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How to Cure Voter Apathy

Trust in government is at a record low. How do we restore trust and get people excited about voting again?


Voter turn out in the last several elections has been horrifically low. In political circles people lament voter apathy and spin their wheels trying to think of new ways to engage voters and get them to the polls on election day. We cannot ignore the link between the lack of trust and voter apathy if we want to inspire people again. Over the years elected office holders have become more closed off from their constituents. This must stop.


If we want people to invest their time, energy, and votes in our electoral process again we have to restore their trust. Here's how I'm working to help engage people again:


Tip # 1 - Stop Hiding

Candidates and elected officials cannot and should not hide from their constituents. We are asking to or have been selected to serve in a public office. With that position comes the responsibility to engage with the people we serve. This means we have to answer inquiries - yes, even from our haters. I cringe whenever I see a candidate or elected official turn off commenting on their social media pages. Sure, sometimes commenters violate rules of decorum by engaging in hate speech, personal attacks, or threatening behavior. Those types of comments should never be overlooked or accepted. Social media without engagement, however, is just media. If our only goal is to distribute information then a website or blog is sufficient. It's not uncommon for emails from residents to elected officials to go unanswered. When they do get responses, many times the elected office holder is curt or even rude as if being bothered by an email from a resident is somehow an intrusion. That means every email gets a respectful response, every public comment is heard, and every phone call gets a return call. It's critical for us to respond to, and engage with the people we serve.


Tip # 2 - Listen

Once we've opened the door for communication the next critical step is to listen to what people are saying. Some of the most engaging and beneficial ideas of my administration have come directly from feedback we received from residents. Listening requires a conscious effort to decode what you're hearing. This isn't something we do as a passive activity. The more feedback opportunities we provide, the the better! Listening also means receiving negative feedback right along with the positive. A leader who refuses to acknowledge when they've made a mistake or admit that something needs to be changed will not inspire trust.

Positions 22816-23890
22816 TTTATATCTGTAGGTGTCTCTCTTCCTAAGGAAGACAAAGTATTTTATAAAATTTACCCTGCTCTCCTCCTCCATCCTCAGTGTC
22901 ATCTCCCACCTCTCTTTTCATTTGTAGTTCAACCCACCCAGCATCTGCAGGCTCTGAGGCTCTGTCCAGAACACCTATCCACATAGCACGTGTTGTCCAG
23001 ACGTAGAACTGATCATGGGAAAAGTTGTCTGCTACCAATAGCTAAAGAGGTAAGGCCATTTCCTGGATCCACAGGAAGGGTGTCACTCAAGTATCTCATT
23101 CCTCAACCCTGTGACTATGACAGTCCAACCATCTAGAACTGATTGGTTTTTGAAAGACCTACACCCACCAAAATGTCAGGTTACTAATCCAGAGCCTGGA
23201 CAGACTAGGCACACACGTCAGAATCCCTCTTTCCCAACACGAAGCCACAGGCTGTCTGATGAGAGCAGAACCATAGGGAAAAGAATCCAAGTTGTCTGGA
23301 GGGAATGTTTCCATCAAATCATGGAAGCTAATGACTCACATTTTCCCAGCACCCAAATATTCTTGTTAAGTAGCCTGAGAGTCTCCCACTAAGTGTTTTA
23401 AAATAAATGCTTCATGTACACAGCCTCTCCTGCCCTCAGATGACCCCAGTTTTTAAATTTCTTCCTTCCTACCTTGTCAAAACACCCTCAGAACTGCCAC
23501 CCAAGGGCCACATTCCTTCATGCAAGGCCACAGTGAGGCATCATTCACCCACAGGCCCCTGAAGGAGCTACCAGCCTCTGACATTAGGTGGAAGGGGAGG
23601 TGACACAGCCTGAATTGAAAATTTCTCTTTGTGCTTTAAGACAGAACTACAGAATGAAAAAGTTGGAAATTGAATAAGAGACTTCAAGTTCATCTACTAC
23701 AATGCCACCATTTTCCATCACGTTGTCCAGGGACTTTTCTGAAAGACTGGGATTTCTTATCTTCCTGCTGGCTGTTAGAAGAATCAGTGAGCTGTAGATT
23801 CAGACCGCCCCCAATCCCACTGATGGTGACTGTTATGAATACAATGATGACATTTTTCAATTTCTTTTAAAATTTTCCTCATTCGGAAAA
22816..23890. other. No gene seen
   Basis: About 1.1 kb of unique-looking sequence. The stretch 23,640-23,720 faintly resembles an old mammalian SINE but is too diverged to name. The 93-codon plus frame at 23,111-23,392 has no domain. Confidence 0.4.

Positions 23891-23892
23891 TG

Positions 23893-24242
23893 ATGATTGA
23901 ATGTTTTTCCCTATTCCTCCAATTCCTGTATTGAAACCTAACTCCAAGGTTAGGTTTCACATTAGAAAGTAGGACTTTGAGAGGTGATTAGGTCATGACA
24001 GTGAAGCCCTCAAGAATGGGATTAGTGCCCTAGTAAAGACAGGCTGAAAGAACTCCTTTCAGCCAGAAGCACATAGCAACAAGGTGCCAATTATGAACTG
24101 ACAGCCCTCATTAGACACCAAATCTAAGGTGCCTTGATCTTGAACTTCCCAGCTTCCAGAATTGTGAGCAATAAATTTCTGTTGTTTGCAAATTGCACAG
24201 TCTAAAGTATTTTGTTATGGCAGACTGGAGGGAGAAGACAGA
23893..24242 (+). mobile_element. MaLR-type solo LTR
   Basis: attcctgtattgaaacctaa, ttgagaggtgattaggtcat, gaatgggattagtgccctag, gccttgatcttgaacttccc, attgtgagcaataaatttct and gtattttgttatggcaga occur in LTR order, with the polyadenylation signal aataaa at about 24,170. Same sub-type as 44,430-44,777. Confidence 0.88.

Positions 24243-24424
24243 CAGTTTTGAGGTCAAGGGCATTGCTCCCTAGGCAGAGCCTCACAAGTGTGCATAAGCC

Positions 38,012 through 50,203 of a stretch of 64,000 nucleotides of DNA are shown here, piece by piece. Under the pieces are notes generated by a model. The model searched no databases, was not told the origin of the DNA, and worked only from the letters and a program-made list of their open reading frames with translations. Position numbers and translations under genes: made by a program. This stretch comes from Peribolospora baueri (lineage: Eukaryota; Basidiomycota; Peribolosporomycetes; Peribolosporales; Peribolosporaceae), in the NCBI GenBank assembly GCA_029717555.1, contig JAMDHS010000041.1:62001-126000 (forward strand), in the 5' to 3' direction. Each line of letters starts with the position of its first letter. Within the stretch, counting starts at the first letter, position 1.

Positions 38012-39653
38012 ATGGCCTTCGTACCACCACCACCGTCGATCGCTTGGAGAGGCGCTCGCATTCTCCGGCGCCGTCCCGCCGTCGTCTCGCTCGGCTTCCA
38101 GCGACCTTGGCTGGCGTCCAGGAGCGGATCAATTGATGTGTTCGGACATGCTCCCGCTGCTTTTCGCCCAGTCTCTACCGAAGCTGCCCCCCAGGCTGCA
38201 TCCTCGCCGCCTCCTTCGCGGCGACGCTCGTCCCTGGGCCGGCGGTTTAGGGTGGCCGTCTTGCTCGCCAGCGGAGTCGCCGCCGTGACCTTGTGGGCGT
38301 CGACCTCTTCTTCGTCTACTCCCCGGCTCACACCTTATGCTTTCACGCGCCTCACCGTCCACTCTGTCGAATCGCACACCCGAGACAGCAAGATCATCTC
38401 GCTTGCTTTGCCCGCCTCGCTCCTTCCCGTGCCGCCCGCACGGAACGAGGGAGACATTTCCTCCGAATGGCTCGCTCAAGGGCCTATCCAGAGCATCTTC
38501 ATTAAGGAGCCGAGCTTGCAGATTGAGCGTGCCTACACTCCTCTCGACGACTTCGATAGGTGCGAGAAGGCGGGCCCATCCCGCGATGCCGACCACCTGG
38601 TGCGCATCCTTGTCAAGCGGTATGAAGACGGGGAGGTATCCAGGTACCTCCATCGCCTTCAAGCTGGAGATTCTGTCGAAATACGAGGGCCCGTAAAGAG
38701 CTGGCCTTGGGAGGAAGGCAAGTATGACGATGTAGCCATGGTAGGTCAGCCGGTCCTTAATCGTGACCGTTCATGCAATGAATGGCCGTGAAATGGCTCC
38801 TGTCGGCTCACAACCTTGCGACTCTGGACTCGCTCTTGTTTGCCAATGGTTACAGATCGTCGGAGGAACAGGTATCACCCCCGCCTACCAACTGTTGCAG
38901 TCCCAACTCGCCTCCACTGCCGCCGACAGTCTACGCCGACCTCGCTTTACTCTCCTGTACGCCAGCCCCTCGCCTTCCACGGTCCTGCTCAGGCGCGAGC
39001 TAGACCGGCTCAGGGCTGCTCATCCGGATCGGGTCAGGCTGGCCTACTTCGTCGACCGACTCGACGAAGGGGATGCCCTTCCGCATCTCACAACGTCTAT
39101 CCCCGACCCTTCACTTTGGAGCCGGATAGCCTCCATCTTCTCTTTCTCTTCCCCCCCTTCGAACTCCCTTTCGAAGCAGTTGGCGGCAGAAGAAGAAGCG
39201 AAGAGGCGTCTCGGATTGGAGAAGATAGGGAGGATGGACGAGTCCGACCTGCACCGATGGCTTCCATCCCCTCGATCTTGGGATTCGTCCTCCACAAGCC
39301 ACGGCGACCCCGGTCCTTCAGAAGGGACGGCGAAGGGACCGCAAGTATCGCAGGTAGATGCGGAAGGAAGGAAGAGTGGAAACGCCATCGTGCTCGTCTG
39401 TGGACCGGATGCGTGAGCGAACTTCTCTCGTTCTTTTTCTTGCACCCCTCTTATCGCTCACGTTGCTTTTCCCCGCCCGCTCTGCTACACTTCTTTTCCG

As of April 2024, only 22% of Americans say they trust the government to do what is right “just about always.” (Pew Research Center)

Tip # 3 - Follow Through

We make ourselves available, we listen to the feedback we receive, and we have to follow through on delivery. We won't be able to say "yes" to every request we receive for a variety of reasons. There's nothing wrong with saying "no," or "not right now," but we have to follow through with an explanation. Even better are the times when we get to create something from the messages we receive. I take great pride in having a collaborative community here in Charlestown. Some of the most rewarding moments have been making your ideas a reality.


What does all this look like in action?

Two years ago I received a letter from a resident who wanted to build a Lego park in the city. I brought the letter to our staff meeting and issued a challenge for how we could respond. Although building an entire park was out of our scope of possibility, the desire behind the letter could be met in other ways. Last year we partnered with the University of Louisville Speed School, Maker 13, and the Greater Clark Education Foundation to host the inaugural Brick Building Clinic as a part of our Founders Week activities. It was a joy to be able to offer the clinic again this year, too. The events have been a huge success. In addition to getting to spend time with their peers while out for summer break, the students who participate get to design and build the city of their dreams with Lego bricks. We sneak in some civic education by requiring them to elect leaders and work through a formal planning approval process. To date, over 200 kids have participated in the program. This program wasn't my idea - it evolved from a letter written by an 11-year-old boy. No resident goes unheard in my administration.


Every time we are able to create an opportunity from residents' feedback we show them that they are active participants in our government. Time and consistency will build trust. Trust will encourage engagement and overcome apathy.

 

To read more about how we brought the Lego Brick Building Clinic to life check out the media coverage:




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